POW! is a San Francisco based band with a name as powerful as their music. Synth-obsessed, and a bit punk, POW! utilizes their digital prowess to create music to lose yourself to. It’s both hypnotic and scary, but in a perfectly good way. While their music is simple, it’s texture is what really makes for a great song and overall, this is a band that will leave you begging for more.
POW! really starts out strong, inspiring new hope for every band that will be. “Hope Dealers” and “Vertical Slum,” the first two opening tracks are jaw-dropping good. Either song really captures that dark, haunting, synth-punk sound just right. Like a modern Nervous Gender or Colin Newman, POW! started out by shocking, inspiring, and hypnotizing at once. The band’s rock influence was enough to keep things fresh and the blast of synth was awesome, but alas as Hi Tech Boom carries onward, something begins to happen to the album.
While the next few tracks are good (and we’ll discuss some gems later), around the time you get half way through the album, there is a greater focus on the more rock like influences the band does have. The synth is still there but the atmosphere fades. It’s kind of disappointing, prior to the band was really hitting the nail on the head, but then they just sort of become forgettable. With so many punk inspired bands tossing synths in for fun these days, you have to do something to distinguish yourself. When POW! first starts the album with some darker themes and a healthy dose of dissonance, they weren’t completely new and refreshing, but the music was different enough to grab your attention.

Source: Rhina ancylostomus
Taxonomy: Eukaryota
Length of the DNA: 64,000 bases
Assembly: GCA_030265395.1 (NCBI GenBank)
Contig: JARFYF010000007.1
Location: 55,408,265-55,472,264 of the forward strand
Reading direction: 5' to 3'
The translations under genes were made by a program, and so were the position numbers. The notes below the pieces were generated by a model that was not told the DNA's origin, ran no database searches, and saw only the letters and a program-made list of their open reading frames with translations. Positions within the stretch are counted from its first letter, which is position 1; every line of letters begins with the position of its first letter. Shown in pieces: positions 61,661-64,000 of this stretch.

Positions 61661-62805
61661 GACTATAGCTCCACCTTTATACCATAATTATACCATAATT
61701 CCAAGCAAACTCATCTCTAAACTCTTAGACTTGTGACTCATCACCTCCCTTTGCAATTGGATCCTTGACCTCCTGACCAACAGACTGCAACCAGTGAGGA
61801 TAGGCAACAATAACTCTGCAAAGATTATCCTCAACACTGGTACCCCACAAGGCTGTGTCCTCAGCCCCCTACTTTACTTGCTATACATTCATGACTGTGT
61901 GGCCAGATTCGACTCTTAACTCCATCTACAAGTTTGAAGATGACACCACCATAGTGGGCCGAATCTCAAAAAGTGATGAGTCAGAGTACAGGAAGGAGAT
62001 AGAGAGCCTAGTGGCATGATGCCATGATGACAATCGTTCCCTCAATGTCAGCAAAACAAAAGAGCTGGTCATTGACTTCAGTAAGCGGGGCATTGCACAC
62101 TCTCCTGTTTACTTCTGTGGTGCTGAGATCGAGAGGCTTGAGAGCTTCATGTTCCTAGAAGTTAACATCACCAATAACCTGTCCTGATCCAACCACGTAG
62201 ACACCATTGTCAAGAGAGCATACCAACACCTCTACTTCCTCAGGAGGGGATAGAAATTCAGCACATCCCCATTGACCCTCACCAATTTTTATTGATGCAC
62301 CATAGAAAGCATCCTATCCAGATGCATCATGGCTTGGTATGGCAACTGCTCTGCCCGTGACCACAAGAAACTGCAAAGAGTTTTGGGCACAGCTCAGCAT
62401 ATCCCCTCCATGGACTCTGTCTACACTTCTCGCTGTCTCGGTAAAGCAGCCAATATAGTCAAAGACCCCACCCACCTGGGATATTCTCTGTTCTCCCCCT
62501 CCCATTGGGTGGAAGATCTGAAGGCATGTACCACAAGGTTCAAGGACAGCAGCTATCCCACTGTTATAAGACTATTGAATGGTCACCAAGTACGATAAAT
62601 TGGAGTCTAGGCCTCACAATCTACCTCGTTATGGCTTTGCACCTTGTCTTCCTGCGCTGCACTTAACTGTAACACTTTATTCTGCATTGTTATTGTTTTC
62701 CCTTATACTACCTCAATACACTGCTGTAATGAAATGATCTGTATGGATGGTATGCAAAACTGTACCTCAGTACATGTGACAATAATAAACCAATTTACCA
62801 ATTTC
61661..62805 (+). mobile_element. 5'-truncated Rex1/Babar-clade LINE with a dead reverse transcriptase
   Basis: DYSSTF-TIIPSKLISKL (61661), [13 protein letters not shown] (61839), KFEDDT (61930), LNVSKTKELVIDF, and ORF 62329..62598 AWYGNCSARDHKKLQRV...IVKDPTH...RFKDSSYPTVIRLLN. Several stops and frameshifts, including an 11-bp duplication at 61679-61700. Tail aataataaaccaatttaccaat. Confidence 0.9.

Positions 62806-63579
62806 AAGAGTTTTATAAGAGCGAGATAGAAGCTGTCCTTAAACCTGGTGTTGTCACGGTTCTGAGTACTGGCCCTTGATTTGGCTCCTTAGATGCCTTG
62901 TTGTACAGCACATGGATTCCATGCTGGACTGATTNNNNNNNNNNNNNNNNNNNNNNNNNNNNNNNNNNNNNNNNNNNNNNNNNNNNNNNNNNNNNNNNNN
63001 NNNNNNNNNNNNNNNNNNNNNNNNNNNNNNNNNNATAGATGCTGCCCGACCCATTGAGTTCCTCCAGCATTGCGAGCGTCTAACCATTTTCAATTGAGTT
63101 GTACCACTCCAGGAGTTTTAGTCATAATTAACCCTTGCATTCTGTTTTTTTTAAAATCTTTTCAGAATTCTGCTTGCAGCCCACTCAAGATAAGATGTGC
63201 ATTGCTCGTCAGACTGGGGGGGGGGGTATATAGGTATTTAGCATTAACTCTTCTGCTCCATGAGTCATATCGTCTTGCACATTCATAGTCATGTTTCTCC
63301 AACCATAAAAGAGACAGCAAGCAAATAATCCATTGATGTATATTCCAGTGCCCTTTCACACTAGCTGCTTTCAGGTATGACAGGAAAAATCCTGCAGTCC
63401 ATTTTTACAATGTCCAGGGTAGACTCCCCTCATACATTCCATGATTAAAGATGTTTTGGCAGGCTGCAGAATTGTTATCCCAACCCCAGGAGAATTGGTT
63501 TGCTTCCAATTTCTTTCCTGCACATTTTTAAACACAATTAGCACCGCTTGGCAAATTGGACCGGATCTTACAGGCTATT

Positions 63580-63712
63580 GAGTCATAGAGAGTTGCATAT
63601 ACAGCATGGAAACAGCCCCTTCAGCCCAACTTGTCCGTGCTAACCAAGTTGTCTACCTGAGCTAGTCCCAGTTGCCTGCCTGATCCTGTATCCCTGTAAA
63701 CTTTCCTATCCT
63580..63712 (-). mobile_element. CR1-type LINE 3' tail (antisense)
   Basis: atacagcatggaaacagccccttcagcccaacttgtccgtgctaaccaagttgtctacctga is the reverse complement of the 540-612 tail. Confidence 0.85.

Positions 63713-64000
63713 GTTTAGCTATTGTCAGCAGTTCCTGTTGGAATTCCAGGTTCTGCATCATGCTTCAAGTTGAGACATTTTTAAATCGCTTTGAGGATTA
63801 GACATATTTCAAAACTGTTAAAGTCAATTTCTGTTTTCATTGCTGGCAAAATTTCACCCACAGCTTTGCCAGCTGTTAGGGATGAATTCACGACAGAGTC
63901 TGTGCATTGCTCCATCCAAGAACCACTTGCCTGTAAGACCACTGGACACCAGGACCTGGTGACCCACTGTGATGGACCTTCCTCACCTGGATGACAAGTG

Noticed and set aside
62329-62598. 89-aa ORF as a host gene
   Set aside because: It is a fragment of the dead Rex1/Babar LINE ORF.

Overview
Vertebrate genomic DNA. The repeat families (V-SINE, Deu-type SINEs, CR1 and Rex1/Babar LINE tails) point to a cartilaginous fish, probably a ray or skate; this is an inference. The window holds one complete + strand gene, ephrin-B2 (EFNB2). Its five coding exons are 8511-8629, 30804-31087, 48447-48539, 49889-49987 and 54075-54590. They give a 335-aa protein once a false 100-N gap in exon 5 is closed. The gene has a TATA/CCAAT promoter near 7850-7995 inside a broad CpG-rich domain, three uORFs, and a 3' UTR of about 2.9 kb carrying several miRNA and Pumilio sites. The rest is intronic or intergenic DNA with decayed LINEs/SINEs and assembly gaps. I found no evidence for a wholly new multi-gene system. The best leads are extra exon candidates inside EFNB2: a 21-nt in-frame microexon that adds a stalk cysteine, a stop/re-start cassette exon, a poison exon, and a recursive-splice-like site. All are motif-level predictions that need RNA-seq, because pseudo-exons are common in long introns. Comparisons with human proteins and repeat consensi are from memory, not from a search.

Aside from the disappointing change-up in style, Hi Tech Boom faces several other minor issues, but nothing too significant. The songs sort of end, and the vocals are often so inaudible they sound like some whiny sounds in the background –nothing major. On the other hand, the album really does have some kickass songs. “Sugi Walks,” is one of the most memorable. The song starts with a percussive rhythm, the instrumentation creates an odd mood. The guitars are trippy and the synth is deep, bass-y, ominous. The song fits the album’s opening mood and is fairly well executed. On the other hand, “Shoes (PLEH)” a song later on in the album, is just as good. This time, the synth and guitar are more balanced and the music is more upbeat. Somehow the song just sticks with you and the vocals even sound a bit cleaner, more refined.
POW!’s Hi Tech Boom is a pretty great debut. The band might have to work out their style more and figure out what work’s best for them, but this album is pretty great all things considered. Hi Tech Boom is no blockbuster but with tracks like, “Vertical Slum,” “Sugi Walks,” and “Shoes,” you really can’t help but get a little bit excited for POW!. In no way is Hi Tech Boom a must listen, but anybody who loves some distorted guitars, nasty synths, atmospheric melodies, and a healthy dose of comatose, whiny vocals should really consider giving the album a shot. If this is POW!’s debut, who knows what they’re capable of.